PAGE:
Blog Post

Paper vs. plastic: which is better packaging for your brand?

Paper vs plastic packaging

If you find the paper vs. plastic debate confusing, you’re not alone. From how much energy is used in manufacturing to the difference in recyclability, there’s a lot of conflicting information out there. All whilst you’re trying to strike the balance between sustainability and your bottom line.

But armed with the right information, you can settle the paper vs. plastic debate once and for all.

Paper vs. plastic: Which is more sustainable?

74% of paper is recycled in the UK, compared to just 6% of flexible plastic. And sourcing paper from responsibly managed forests is less harmful (environmentally and socially) than extracting the oil needed to make plastic. Although paper does release some methane when breaking down, it breaks down completely in weeks. On the flip side, plastic hangs around for hundreds of years and leaves harmful chemicals behind.

As the debate heats up you’ll need to weigh up these pros and cons so you can make the best decision for your business.

Paper overview

Pros of paper

1: Recyclability

Paper is the most recycled packaging material in the UK, with a recycling rate of 74%. That’s a stark contrast to plastic, where only 6% of flexible plastic is recycled. That includes things like plastic films, bags and wraps; pretty much anything you can scrunch. And the story’s even worse in the US: only 5-6% of total plastic waste is recycled there.

Paper isn’t infinitely recyclable. But a single paper product can be recycled several times before losing its original quality. This reduces the pressure on forests as fewer virgin materials are needed to create new products.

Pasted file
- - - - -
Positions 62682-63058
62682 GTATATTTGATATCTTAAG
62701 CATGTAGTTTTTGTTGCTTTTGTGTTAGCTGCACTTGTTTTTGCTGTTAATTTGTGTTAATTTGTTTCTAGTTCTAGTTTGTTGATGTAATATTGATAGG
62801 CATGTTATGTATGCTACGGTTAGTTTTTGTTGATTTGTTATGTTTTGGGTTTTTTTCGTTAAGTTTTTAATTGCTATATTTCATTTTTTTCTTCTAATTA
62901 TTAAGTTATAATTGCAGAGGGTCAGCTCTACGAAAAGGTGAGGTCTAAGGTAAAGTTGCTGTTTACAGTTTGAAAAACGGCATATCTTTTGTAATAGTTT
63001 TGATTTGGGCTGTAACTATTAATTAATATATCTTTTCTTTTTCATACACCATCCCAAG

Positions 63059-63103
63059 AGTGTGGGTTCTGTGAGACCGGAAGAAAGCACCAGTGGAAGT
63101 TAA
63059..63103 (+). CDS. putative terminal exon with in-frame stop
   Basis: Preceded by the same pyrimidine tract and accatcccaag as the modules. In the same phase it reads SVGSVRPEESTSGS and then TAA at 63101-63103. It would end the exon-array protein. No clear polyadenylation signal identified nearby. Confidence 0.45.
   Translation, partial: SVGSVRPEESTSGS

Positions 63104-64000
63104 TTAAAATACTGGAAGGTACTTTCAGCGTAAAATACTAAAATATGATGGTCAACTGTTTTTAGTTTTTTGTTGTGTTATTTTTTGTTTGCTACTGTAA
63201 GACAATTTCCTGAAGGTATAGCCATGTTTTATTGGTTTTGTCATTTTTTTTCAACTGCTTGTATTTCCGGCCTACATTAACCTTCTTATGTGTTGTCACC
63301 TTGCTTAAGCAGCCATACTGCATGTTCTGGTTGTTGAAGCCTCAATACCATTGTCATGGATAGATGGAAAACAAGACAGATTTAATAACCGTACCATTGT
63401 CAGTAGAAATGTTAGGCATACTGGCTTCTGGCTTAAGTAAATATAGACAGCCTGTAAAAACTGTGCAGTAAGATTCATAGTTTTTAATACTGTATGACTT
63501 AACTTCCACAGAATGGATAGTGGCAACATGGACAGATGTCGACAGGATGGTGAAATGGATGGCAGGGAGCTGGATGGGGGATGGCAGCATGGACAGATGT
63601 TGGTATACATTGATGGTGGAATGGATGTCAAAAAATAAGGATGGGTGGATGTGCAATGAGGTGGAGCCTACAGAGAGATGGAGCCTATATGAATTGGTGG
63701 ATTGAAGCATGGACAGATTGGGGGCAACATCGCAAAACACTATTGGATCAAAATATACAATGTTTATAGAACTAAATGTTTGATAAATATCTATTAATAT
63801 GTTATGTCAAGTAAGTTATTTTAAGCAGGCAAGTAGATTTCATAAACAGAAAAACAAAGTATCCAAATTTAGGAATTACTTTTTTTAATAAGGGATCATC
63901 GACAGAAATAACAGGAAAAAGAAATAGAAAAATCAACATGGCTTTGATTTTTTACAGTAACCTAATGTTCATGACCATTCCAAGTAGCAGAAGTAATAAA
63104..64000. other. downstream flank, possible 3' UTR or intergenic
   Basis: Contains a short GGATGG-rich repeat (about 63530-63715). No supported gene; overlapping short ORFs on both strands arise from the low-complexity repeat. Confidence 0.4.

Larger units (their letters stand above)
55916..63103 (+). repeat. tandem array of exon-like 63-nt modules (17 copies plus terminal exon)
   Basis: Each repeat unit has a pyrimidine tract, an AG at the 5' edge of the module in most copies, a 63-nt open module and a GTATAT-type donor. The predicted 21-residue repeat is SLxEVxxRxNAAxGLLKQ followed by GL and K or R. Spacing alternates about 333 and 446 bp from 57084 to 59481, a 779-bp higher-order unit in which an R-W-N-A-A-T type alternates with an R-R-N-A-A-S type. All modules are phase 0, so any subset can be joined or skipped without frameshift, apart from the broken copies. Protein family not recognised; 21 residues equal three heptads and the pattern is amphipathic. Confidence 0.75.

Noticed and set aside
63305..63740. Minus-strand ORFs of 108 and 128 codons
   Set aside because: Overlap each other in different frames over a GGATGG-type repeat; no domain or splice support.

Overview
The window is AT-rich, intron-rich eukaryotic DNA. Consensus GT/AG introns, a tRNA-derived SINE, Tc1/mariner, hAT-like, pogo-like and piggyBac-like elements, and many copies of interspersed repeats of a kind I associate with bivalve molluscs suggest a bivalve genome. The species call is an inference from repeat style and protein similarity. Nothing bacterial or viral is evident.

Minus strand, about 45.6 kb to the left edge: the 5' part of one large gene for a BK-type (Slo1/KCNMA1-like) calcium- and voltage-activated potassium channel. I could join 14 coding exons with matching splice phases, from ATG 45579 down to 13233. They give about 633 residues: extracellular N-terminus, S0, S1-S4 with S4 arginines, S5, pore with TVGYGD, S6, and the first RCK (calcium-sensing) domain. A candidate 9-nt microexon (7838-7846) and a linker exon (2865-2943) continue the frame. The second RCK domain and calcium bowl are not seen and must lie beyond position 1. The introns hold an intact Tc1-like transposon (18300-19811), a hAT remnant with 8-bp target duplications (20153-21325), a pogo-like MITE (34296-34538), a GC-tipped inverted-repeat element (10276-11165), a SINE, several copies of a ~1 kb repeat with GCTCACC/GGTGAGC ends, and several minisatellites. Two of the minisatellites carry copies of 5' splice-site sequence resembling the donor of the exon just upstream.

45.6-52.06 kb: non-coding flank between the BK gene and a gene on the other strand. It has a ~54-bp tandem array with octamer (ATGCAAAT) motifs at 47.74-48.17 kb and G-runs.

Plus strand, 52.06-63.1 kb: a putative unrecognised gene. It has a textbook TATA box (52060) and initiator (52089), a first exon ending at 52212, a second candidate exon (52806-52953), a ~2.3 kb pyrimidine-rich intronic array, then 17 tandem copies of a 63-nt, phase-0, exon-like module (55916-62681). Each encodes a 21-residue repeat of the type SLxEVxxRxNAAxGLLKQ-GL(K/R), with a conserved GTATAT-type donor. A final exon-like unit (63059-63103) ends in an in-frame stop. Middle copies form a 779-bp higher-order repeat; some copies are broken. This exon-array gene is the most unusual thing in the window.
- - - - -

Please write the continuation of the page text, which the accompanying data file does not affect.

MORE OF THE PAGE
And that’s not all. The fact that paper is so easily recyclable means less of it goes to landfill. Landfill waste is notorious for releasing methane, a greenhouse gas thirty-four times more harmful to the climate than carbon dioxide. So, by choosing paper, you’re also diverting waste away from landfill.

“Recycling one tonne of paper can save 17 trees, 7000 gallons of water, 3 cubic yards of landfill space, and 60 pounds of air pollutants.” — Massachusetts Institute of Technology

2. Responsible sourcing

Responsible forestry is real. And it’s surprisingly common. What’s more, sourcing paper from responsibly managed forests has nowhere near the harmful impact that oil extraction for plastic has.

For starters, trees store carbon as part of the short carbon cycle, which can help tackle climate change. Now you would be cutting the trees down to make paper. But because paper is so widely recycled, the carbon stored in paper is kept out of the atmosphere for longer than if, for example, trees were left to rot. In other words, it’ll mostly get put back into new products for as long as it continues to be recycled.

But responsible is the key word here. Because cutting down trees must be done with the wider picture in mind. This means securing the longer-term integrity of the forest and staying clear of ancient or endangered forest.

So when choosing paper as a packaging material, look for certifiers like the Forest Stewardship Council (FSC). An FSC label on your packaging is proof of your responsible sourcing efforts and shows climate-conscious customers that you care.